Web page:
Thursday, August 15, 2013
Memories of Woodstock
This is what I wrote on my blog "Finding Myself in Hoboken" a few years ago. Living so close to both Bethel and Woodstock, I find myself thinking of it again today.
I was older than those who flocked to Max Yasgur's farm in Bethel, NY, not far outside the village of Woodstock 40 years ago this weekend. Being just ahead of the baby boomers, I have been observing their behavior all my life, and here was the seminal event for them, a gathering of thousands in a peaceful, chaotic, scary, sexy, drug-enhanced weekend of the music and musicians that resonated to their very souls. I saw ads for the upcoming concert in the New York Times, and thought it seemed like an amazing event.
In those days I loved the protest rock music of Bob Dylan, Pete Seeger, Joan Baez, Tom Paxton, and the many like them. Jimi Hendrix, Jefferson Airplane, and Joe Cocker were beyond me. I have been a square since before it was cool not to be and I've never quite shaken it. As to music, although there were many performers I would have love to have heard, the venue of a huge outdoor concert didn't appeal to me. (If you don't know what "square" means, that's pretty much it in a nutshell.) I was old enough to think about my creature comforts.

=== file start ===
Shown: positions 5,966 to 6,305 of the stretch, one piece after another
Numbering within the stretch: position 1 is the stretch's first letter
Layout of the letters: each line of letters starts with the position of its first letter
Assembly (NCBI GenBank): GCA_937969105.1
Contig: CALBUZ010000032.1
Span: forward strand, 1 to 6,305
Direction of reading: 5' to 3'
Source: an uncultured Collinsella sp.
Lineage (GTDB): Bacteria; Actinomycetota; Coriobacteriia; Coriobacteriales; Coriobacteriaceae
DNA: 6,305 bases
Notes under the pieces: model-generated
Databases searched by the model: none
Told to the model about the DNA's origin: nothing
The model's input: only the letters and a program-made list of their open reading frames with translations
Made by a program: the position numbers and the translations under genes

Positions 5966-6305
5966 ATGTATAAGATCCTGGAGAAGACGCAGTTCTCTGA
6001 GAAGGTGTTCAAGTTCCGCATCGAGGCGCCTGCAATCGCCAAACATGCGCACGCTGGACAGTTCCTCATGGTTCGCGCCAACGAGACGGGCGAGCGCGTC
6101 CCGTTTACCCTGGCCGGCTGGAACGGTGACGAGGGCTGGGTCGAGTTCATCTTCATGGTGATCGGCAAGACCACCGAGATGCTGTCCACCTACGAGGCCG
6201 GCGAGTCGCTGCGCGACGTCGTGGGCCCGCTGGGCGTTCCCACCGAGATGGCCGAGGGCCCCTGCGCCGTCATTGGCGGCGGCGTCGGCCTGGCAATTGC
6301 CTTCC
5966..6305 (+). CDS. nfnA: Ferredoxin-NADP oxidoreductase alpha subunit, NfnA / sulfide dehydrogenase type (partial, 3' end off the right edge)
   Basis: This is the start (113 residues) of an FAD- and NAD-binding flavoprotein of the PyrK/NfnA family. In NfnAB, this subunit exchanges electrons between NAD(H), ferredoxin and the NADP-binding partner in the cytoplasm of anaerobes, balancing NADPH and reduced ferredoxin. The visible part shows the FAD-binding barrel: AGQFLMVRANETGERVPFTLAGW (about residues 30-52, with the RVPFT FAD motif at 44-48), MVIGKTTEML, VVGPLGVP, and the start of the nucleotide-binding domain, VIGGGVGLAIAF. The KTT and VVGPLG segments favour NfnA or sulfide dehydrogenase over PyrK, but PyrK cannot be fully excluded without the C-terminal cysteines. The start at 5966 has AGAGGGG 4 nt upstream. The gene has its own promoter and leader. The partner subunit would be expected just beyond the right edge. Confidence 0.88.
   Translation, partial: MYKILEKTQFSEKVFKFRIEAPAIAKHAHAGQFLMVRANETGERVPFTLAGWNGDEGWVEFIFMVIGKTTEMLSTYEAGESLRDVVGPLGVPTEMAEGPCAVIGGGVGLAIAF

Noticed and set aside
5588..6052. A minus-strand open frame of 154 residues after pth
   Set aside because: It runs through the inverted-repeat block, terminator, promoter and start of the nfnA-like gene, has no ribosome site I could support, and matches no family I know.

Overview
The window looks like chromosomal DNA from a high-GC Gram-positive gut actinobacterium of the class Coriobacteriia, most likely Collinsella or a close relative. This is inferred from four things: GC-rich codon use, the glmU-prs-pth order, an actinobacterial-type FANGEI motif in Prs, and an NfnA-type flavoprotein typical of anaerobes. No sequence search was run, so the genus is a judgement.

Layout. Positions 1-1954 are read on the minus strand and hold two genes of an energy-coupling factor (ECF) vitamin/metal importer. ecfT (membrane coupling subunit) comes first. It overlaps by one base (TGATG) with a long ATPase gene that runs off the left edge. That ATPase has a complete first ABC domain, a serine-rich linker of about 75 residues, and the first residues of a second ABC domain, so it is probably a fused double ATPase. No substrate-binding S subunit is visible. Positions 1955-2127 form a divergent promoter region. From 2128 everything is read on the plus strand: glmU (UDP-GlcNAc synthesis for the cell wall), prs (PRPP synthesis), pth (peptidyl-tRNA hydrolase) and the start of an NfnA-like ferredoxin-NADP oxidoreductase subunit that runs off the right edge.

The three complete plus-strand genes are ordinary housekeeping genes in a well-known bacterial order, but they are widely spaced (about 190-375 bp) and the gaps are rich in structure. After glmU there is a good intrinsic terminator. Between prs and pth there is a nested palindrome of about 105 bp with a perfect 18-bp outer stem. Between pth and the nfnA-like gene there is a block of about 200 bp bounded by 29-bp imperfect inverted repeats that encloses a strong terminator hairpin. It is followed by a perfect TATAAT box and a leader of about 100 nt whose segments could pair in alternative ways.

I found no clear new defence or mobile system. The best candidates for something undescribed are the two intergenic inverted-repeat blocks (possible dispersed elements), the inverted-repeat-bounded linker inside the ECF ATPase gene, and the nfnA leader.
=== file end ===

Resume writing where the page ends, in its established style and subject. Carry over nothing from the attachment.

But thousands weren't. They were the boomers--the engaged, the sincere, the aching kids distraught at the prospect of the quicksand of Viet Nam and the injustices they saw all around them in the world of grownups--and they outnumbered my own silent generation by a long shot. Many of them went to Woodstock '69 as innocents just wanting to hear the music and be with their friends and significant others; many returned transformed into to young men and women who would take us all on. We on the outside read news reports and heard on the broadcast media and were impressed and relieved that, despite the lack of facilities or bedrooms, in spite of the rain, mobs, and mud, and even though there was some use of controlled substances, a mood of controlled peace and love prevailed.
That generation wore their hair longer than we did. All the girls bore the same hairstyle--long, parted in the middle and straight as a poker. Now their boyfriends did too, although some of them had curl in their hair and they would not iron it as the girls did. After Woodstock, this "look" was with us for a decade. It was a Woodstock look, a "hippie" look, a defiant look that clashed with any that was different. In a way, it was at least as conformist as the look it seemed to protest.
Woodstock was the crystallization of many things for this country. Because it was about music, primarily, and because much of the music was political, a generation was politicized as none had been before. Many who were not hippies before Woodstock became so after it. All of us had to take notice; the world was upside down and parents were forced to listen to their children. Those who hadn't been to Woodstock behaved as if they had. The upheavals and protests on college campuses took on a different tone, and life in these United States would not be the same.
Was it good? On balance, probably so. What really happened was that the rest of us had to accept the dominance of this generation of post-war babies, like it or not. Now that we've had enough time, I would say I like it. But I'm glad I'm still square.